prison policy. The Prisons Inspectorate made clear recommendations

for the treatment of women, on separation of women, separate

management structures, in-cell sanitation and effective training of

staff. These have been totally ignored.


"One of the greatest areas of concern has been the fact that no

special provision was made for children and young people thus

breaching International Human Rights Standards. What also was of

concern was the failure to provide appropriate medical, and

crucially psychiatric, care especially for vulnerable women. The

failure of the Prison Service to develop a policy on the treatment

of women has compromised the health and well being of women in

custody and has unfortunately led, on a number of occasions, to

young women dying while in Maghaberry.


"The case of one of my constituents, Roseanne Irvine, raises all of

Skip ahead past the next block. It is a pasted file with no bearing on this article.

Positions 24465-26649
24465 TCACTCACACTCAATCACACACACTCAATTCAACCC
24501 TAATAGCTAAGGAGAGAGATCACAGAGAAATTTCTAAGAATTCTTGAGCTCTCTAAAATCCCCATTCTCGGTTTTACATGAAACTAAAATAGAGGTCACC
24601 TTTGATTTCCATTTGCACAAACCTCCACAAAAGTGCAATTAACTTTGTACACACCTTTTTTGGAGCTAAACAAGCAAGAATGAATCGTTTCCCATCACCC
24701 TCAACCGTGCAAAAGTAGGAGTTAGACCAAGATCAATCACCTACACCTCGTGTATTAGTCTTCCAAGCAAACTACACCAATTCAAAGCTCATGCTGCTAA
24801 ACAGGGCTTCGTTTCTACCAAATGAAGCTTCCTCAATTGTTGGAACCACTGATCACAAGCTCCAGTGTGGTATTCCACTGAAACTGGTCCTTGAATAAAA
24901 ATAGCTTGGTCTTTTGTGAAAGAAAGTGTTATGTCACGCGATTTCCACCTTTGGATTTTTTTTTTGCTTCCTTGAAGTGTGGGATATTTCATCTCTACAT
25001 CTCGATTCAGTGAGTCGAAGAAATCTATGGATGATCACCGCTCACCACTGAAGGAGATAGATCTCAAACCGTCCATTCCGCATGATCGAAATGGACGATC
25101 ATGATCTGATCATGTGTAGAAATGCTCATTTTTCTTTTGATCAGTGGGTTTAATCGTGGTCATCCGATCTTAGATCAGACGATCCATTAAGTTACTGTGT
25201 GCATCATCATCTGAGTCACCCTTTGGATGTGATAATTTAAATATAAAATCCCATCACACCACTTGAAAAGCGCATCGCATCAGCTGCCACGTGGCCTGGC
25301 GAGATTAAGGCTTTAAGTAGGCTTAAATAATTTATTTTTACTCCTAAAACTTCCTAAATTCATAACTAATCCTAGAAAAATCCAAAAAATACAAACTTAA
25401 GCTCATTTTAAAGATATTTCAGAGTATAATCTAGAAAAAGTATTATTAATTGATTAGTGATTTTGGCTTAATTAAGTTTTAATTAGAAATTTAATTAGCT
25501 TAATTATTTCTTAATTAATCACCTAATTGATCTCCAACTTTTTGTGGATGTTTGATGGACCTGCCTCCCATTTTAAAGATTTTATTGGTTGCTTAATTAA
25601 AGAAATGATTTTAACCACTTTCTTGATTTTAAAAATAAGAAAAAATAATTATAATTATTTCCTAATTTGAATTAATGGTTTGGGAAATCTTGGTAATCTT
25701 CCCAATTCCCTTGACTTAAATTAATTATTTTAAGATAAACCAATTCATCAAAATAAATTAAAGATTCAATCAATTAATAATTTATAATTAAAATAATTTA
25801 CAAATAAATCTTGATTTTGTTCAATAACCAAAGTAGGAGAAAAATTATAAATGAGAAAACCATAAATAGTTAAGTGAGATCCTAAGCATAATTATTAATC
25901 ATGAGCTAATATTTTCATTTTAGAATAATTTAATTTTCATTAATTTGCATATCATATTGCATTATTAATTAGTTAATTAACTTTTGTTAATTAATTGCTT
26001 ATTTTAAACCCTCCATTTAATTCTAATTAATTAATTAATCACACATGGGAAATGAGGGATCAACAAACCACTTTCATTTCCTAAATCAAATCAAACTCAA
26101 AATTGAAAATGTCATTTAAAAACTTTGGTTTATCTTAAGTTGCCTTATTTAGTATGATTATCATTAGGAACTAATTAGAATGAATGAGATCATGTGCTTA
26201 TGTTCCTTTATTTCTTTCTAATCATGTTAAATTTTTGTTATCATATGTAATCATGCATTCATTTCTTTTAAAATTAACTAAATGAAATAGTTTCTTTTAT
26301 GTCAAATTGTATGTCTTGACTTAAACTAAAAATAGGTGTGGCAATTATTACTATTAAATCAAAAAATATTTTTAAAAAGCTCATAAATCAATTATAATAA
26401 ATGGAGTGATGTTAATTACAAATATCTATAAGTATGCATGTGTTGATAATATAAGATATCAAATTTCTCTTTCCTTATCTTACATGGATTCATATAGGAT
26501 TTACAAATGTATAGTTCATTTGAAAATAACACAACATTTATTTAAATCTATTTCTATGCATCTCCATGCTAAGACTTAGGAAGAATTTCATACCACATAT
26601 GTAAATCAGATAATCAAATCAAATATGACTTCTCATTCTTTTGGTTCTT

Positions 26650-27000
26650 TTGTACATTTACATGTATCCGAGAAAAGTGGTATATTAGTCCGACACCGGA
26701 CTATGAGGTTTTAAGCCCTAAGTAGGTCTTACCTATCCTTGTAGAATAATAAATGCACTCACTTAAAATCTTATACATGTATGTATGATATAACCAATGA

these issues. Roseanne died in Maghaberry Prison in March. This

young woman should never have been placed in prison. Roseanne was

failed absolutely by the Prison Service, by social services and by

the courts."ENDS




Government Urged Not To Release IRA Men


Daniel McConnell


  The widow of Garda Jerry McCabe last night called on the

Government to keep its promise not to grant early release to the

four IRA members jailed for his killing.


Newspaper reports at the weekend suggested the four men could be

released if the IRA ends its military operations and political

agreement is achieved in the North.


The former minister for justice, Mr O'Donoghue, had previously

written to Mrs Anne McCabe on behalf of the Government promising

that her husband's killers would not qualify for early release.


Sinn Féin, however, has again claimed this week that the four men